Global Cities Monitor London's Ulez Success
The eagerly anticipated expansion of London's contentious ultra-low emission zone (Ulez) will be a focal point for policymakers globally as various cities deliberate over the feasibility of adopting similar initiatives.
A pivotal inquiry revolves around the economic viability of low-emission zones for adopting cities. Municipal administrations must assess the health dividends, potential revenues from tolls and penalties, the manifold impacts on businesses, and the financial implications for affected residents.
Since its inception in 2019, the prevailing Ulez—encompassing central London—has effectively curtailed nitrogen oxide and nitrogen dioxide emissions throughout the city by an impressive 23%, according to the London mayor's office.
According to a study by the University of York, the Ulez, the congestion charge that went into effect in 2003 and the more lenient low emission zone that took effect in 2008 have all reduced the likelihood of chronic illnesses by 22.5%, other health issues by 29.8%, and sick leave incidents by 17.7%.
A central inquiry for policymakers centres on whether the health advantages of these schemes translate into broader economic dividends. Research commissioned by Transport for London (TfL) and the Greater London Authority has forecast that London's air quality measures could amass approximately £5 billion in NHS and social care savings by 2050. This study further revealed that inaction could result in air pollution costing health and social care around £10.4 billion by the same year.
Enhanced air quality stands to offer considerable gains to enterprises. Air pollution is responsible for over 6 million sick days annually in the UK, and findings from the World Green Building Council suggest that improved air quality could augment workers' productivity by 8–11%.
Nonetheless, some small business proprietors have voiced reservations about the expansion, citing concerns over daily fees and the necessity of procuring new vehicles. In a recent survey, 39% of outer London business proprietors and 29% in inner London expressed apprehensions about the Ulez expansion adversely affecting their workforce, despite the mayor's £110 million scrappage initiative and a six-month "grace period" available for application.
Critics of the Ulez expansion have cast it as a revenue-generating manoeuvre for TfL. In the fiscal year 2021–22, TfL reaped £226 million from the initiative. The net proceeds from Ulez are then reinvested into the transportation networks of inner and outer London, potentially rendering sustainable transportation options more attractive and alleviating the pollution burden stemming from motor vehicles.
This paradigm has also found resonance in other cities. Birmingham City Council has allocated the £52 million accrued from low-emission zones to foster hydrogen bus trials, enhance railway stations, and develop cycling routes. Similarly, Bristol has extended grants and loans to facilitate the transition to low-emission vehicles.
Expressing reservations, the Builders Merchant Federation wrote to London Mayor Sadiq Khan, raising concerns that the Ulez expansion might discourage some tradespeople from operating within the zone. John Newcomb, the federation's head, noted, "This will have a ripple effect on end consumers, who may encounter greater difficulty and expenses in completing their projects."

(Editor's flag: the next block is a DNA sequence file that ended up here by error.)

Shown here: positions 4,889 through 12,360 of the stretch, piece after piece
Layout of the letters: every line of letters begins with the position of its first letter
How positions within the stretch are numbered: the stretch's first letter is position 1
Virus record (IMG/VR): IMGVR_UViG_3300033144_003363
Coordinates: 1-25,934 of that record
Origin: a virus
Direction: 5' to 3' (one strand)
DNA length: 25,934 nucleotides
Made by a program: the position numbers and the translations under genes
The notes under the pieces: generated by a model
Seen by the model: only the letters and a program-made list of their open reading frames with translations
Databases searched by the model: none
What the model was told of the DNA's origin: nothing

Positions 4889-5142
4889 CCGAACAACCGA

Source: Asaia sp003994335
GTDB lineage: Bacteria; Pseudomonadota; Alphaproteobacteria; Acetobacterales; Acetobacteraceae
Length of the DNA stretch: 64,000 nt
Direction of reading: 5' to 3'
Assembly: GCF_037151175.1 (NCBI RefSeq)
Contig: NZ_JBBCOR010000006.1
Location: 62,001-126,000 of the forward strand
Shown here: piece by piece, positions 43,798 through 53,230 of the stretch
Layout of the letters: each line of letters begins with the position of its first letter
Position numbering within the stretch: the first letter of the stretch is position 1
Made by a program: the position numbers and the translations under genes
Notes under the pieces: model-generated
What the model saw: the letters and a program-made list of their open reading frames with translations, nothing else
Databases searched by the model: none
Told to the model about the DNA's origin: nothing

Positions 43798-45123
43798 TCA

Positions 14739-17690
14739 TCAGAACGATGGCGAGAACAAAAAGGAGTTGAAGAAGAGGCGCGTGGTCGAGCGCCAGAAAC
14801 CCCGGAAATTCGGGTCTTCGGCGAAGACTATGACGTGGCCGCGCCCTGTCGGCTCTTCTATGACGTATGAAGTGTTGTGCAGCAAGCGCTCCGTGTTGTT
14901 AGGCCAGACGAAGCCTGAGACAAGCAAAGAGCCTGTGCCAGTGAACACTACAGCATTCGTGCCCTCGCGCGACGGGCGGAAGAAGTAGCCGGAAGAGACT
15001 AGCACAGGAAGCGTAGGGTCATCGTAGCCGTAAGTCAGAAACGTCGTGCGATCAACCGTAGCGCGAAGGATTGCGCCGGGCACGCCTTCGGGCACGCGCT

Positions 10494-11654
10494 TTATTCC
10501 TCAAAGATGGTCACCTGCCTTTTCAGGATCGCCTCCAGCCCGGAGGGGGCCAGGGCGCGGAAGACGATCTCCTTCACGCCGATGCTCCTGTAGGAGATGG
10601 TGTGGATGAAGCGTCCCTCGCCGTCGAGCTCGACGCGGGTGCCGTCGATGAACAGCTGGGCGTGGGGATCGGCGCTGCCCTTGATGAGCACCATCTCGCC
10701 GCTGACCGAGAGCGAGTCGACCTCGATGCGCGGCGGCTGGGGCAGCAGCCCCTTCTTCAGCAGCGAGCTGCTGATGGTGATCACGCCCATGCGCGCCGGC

Conversely, research has demonstrated that consumers tend to spend less on days with subpar air quality, with a Yale study revealing that Spanish consumers spent €25 million to €41 million less on days with pollution levels 10% higher than usual.
Professor Lorraine Whitmarsh, an environmental psychologist and director of the Centre for Climate Change and Social Transformations (Cast), underscores, "While Ulez schemes serve as a significant 'deterrent' to discourage car usage, they may not be providing enough of an 'incentive' for specific demographics to transition transportation modes."
Recent research by Cast revealed that sociodemographic factors greatly influence public opinions. Low-income segments tend to exhibit more opposition to the policy, whereas those with children are more inclined to support it. "Given that fairness plays a pivotal role in policy acceptance, opposition to Ulez might stem from the perception of impracticability or inequity for individuals with older vehicles. Nevertheless, lower-income groups, by and large, stand to gain from Ulez, as they usually inhabit areas with the worst air pollution."
Dr. Audrey de Nazelle, a senior lecturer at the Centre for Environmental Policy at Imperial College London, asserts that profound transformations are essential both for curbing air pollution and addressing climate change. While Ulez contributes to this agenda, she maintains that more substantial endeavours beyond Ulez are indispensable.
"Ulez contributes to this and is part of the solution, but far more than Ulez needs to be done," she remarks. "We need to engage people with significantly transformative solutions rather than just obliging them to purchase another vehicle. By elucidating the manifold benefits and cultivating a shared vision of an ideal urban landscape, we are more likely to render these solutions politically viable for the collective advantage."
Having meticulously assessed the financial underpinnings of Ulez against the political ramifications, Mayor Khan has resolved to forge ahead with its expansion. The reception it garners in the forthcoming weeks is poised to dictate which other cities might elect to embrace a similar trajectory.
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Source: The Guardian